It’s too many ads, folks.

There are too many ads on the internet.

We’ve had sold so much we have sold everything.

Go to http://www.nba.com and you don’t get basketball. You get a little basketball and a violent assault of ads.

Go to http://www.nytimes.com and you don’t get The Times. You get The Times hidden in the midst of a barrage of ads.

Been to Facebook lately? The. Whole. Thing. Is. Ads.

It’s too much. What happened? What have we sold?

Advertisements

2 comments

  1. Grant,

    We’re in the death throes of the traditional ad-supported media industry. As anything twirls, lurches and gasps for that last breath, its bound to splatter itself all over everything.

    The traditional model of ad-supported industries has been innovation by creative firms and follow up by media outlets. In recent years, the media has been forced to innovate, while ad models are largely unchanged since the 1960s.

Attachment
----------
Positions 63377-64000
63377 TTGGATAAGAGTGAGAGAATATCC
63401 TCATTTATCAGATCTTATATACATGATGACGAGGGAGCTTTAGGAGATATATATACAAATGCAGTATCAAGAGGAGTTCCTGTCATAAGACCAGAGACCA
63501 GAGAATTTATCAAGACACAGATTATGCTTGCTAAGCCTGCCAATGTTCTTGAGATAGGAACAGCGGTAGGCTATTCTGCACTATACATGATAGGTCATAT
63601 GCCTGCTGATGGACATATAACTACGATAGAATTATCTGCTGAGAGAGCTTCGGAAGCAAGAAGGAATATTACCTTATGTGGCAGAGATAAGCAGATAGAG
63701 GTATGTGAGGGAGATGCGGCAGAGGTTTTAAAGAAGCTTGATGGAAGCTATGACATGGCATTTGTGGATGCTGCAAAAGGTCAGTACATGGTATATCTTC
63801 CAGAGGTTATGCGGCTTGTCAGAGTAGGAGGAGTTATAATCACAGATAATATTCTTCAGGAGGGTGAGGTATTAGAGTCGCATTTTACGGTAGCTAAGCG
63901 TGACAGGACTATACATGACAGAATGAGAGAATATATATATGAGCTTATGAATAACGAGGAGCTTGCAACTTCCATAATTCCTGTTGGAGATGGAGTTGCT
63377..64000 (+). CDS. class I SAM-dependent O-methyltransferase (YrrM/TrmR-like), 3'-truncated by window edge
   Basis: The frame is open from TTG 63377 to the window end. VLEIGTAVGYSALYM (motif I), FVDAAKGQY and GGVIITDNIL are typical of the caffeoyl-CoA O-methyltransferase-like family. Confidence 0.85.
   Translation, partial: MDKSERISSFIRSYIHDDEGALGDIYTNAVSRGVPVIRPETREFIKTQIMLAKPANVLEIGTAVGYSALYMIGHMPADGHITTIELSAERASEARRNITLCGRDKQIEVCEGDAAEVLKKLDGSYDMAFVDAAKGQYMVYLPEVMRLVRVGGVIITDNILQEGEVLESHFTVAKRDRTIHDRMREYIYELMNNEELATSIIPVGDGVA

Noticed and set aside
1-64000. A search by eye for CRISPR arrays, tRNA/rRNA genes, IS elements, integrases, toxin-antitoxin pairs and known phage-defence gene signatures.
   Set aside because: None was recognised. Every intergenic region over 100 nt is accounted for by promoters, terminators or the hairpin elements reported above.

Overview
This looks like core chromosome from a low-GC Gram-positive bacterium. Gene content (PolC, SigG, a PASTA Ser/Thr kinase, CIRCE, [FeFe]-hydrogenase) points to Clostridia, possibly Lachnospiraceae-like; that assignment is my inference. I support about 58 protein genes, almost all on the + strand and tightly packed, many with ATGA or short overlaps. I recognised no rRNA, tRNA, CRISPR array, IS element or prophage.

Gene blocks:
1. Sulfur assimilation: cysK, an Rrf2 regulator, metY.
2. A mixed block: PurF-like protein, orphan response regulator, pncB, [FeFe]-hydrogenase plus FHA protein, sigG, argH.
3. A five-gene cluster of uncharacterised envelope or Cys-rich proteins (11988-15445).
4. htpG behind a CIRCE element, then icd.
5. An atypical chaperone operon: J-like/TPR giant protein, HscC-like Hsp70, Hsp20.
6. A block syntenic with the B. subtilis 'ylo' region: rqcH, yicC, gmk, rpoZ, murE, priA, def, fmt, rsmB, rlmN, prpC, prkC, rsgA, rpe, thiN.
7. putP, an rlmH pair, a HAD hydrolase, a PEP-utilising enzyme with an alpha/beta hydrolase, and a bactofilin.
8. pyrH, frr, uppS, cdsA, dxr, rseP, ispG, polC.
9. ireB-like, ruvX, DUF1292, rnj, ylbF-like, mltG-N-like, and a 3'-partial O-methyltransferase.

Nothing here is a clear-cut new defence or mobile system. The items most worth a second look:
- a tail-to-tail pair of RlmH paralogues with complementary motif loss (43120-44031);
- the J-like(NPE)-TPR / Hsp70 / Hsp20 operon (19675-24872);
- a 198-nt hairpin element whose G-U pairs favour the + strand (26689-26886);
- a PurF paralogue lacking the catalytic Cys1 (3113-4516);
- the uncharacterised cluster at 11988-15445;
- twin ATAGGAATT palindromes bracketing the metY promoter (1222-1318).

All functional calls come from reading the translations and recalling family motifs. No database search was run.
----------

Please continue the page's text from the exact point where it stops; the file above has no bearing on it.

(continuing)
In many instances, ad teams are trying to stay in front of innovation with outdated ad models.

    The ad industry needs to reinvent itself purposefully rather than because they are forced to.

    This does not speak at all to the fact that we are consuming like never before.

    I tend to take a hard look at things within and affecting my industry, and I worry more about the ad side than I do about traditional journalism, which will undoubtably survive. It will have to be paid for, and without a viable ad system, our world will become ever more plastered with the ubiquitous ugliness of the death of ads.

    Tim

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